The Church Interiors of John Loughborough Pearson
Assessing the work of an important Victorian church architect
Victorian boom for church architecture
The Victorian era witnessed the greatest increase of church building, restoration and furnishing since the Reformation, ushering to prominence some of the most influential architects and craftsmen of the day. One of these leading figures was John Loughborough Pearson (1817–97).
As part of a national project to assess the work of important Victorian church architects such as Pearson, Historic England have undertaken an investigation of the surviving church interiors designed by the architect.
The research was intended to shed light on the significance of the fittings and decorative schemes of these buildings as well as their architecture. The aim is to ensure their value can be recognised and taken into account when changes are proposed.
Pearson's soaring style
Pearson initially took inspiration and direction from Augustus Welby Pugin and the Ecclesiologists and later from John Ruskin.
By the mid-1860s, however, he had developed a style of his own and was becoming well-known for his mastery of magnificent vaulted and well-proportioned buildings, with ‘soaring height and ever-changing vistas’ (Beacham and Pevsner 2014, 664). This aesthetic was exemplified by his greatest achievement, Truro Cathedral (1880–7 and 1898–1903), the first purpose-built cathedral to be constructed in England since 1697.
Since Pearson chose not to publish or present widely on his work, he is now perhaps less well-known than such Gothic Revival architects as Pugin or Scott.
Nevertheless his achievements, particularly from the mid-1860s onwards, confirm him as one of the later movement’s major contributors. He produced design schemes for over 200 places of worship across England as well as others in Scotland, Wales and on the Isle of Man; he even designed Brisbane Cathedral, Australia. His career spanned 54 years and encompassed much of the history of the Victorian Gothic Revival, from its developmental stages to the beginning of its decline towards the end of the 19th century.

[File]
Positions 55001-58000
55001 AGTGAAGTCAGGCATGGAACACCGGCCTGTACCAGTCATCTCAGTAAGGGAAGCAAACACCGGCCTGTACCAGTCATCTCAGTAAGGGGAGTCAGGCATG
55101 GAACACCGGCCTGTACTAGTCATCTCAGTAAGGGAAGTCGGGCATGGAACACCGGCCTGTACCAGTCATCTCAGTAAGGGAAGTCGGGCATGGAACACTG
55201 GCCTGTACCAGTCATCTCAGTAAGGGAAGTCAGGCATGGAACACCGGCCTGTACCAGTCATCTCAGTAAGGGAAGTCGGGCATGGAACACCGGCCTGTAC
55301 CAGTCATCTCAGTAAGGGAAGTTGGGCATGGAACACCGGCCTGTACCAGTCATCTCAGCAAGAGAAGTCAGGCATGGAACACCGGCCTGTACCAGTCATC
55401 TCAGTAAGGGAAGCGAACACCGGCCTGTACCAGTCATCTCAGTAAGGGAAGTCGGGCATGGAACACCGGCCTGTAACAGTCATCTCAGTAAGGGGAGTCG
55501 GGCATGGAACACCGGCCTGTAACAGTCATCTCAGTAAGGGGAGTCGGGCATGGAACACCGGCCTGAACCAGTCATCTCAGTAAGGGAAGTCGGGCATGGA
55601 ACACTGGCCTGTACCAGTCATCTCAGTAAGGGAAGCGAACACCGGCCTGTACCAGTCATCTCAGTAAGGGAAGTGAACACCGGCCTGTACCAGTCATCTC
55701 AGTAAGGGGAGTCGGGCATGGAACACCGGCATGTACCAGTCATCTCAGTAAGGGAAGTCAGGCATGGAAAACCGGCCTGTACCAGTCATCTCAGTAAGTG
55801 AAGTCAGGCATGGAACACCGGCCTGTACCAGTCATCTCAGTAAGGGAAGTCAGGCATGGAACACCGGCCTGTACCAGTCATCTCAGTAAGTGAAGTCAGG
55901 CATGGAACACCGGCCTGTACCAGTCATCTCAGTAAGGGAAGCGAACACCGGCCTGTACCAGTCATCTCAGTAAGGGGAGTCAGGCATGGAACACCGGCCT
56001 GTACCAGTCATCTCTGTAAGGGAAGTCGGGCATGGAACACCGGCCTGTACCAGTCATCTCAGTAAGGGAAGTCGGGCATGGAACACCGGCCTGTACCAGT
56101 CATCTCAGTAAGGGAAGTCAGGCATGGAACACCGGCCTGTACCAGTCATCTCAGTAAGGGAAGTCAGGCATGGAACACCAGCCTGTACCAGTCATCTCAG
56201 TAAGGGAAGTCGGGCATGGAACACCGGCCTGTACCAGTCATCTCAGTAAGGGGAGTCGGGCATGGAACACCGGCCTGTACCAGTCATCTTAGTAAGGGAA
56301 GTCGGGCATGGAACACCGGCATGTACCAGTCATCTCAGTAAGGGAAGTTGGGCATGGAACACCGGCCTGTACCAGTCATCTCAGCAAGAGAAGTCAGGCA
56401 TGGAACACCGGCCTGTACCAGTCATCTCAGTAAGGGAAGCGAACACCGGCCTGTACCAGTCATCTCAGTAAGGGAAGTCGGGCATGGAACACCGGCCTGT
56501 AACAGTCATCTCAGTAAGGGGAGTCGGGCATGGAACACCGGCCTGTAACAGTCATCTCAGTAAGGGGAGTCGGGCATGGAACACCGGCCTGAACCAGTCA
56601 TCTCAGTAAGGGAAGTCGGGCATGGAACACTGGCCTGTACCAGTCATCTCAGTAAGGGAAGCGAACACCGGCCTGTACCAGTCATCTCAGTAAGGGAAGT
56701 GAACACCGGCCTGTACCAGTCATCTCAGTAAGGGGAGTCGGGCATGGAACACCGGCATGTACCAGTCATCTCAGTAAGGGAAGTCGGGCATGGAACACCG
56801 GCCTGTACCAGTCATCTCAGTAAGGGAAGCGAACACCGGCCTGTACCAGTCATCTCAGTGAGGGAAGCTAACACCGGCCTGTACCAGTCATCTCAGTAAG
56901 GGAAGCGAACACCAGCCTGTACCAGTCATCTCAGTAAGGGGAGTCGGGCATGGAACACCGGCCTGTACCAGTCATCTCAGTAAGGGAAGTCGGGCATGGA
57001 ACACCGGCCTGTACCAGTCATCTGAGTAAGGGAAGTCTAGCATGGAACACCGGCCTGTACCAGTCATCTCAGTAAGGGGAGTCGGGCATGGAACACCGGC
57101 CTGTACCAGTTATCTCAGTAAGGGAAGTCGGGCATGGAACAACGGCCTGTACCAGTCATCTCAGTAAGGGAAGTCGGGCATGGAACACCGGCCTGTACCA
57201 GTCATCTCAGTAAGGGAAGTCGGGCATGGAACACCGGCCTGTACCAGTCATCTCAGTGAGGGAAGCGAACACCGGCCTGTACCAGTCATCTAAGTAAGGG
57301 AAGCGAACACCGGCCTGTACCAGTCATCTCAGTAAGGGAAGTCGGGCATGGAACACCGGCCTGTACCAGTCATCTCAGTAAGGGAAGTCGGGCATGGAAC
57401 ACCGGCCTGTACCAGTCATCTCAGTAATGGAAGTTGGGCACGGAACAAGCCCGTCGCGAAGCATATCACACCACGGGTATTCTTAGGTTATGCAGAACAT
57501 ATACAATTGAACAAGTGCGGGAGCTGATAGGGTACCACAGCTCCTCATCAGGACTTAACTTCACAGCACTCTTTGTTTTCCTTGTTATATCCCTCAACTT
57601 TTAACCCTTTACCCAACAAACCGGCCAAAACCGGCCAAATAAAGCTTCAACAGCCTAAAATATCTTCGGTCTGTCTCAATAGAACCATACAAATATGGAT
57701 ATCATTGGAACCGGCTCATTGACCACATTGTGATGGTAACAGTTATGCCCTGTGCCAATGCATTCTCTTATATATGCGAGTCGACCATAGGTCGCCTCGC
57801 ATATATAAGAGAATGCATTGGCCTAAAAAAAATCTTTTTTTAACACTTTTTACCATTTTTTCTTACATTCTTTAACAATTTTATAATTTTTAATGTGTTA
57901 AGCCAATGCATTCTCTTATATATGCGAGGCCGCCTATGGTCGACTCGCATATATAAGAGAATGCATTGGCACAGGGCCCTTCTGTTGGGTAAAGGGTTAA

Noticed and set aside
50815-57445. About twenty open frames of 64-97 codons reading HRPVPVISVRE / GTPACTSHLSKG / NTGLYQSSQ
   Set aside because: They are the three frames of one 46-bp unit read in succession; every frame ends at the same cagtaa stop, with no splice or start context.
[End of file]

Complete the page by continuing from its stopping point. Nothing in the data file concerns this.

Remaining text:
New light on Pearson's little-researched work
Since Anthony Quiney’s book John Loughborough Pearson (Quiney 1979), which remains a key text for the architect’s career and work, relatively little research has been published on Pearson, and very little indeed on the survival of his interior schemes. This makes it difficult to reach informed decisions regarding proposals which might involve the loss of historic church fabric.
The project therefore, had four main aims:
- to determine the extent of the architect’s role in the creation or restoration of church interiors including his relationships with clients, builders and craftsmen;
- to understand the significance of Pearson’s church interiors in terms of design and quality;
- to assess the general condition and rarity of Pearson’s surviving interior work; and
- to highlight some of the common ways in which Victorian church interiors have changed and are changing in the 21st century.
In order to obtain an overview of the general condition and survival rate of Pearson’s church interiors, including how they are currently used, a comprehensive list of known completed works by the architect was compiled. This was assembled, using secondary and online sources, by Chloe Stanton, a volunteer working for Historic England.
From this list a sample of 15 churches ‒ spanning Pearson’s career and distributed throughout the country ‒ were chosen for detailed investigation and photography by the Historic England Assessment Team.
The assessment of each church involved on-site analysis of the interior to determine the extent to which the scheme as executed differed from the intended design, and whether it had been diluted by subsequent alterations. A measured survey was also carried out of those churches which were most under threat, whether by being closed or because demolition was threatened.
Balance and harmony whatever the scale
Our investigations have shown that Pearson was usually involved in every stage of a project, closely monitoring the work to ensure that his designs and intentions were executed in full.
He also remained loyal to those builders and craftsmen (stained-glass manufacturers, etc) who had earned his trust through the quality and consistency of their work ‒ the same names re-appear time and time again in connection with his churches throughout the country. The same is true of Pearson himself with regard to those who chose to employ him; he often secured multiple commissions from the same client or found new work through recommendation.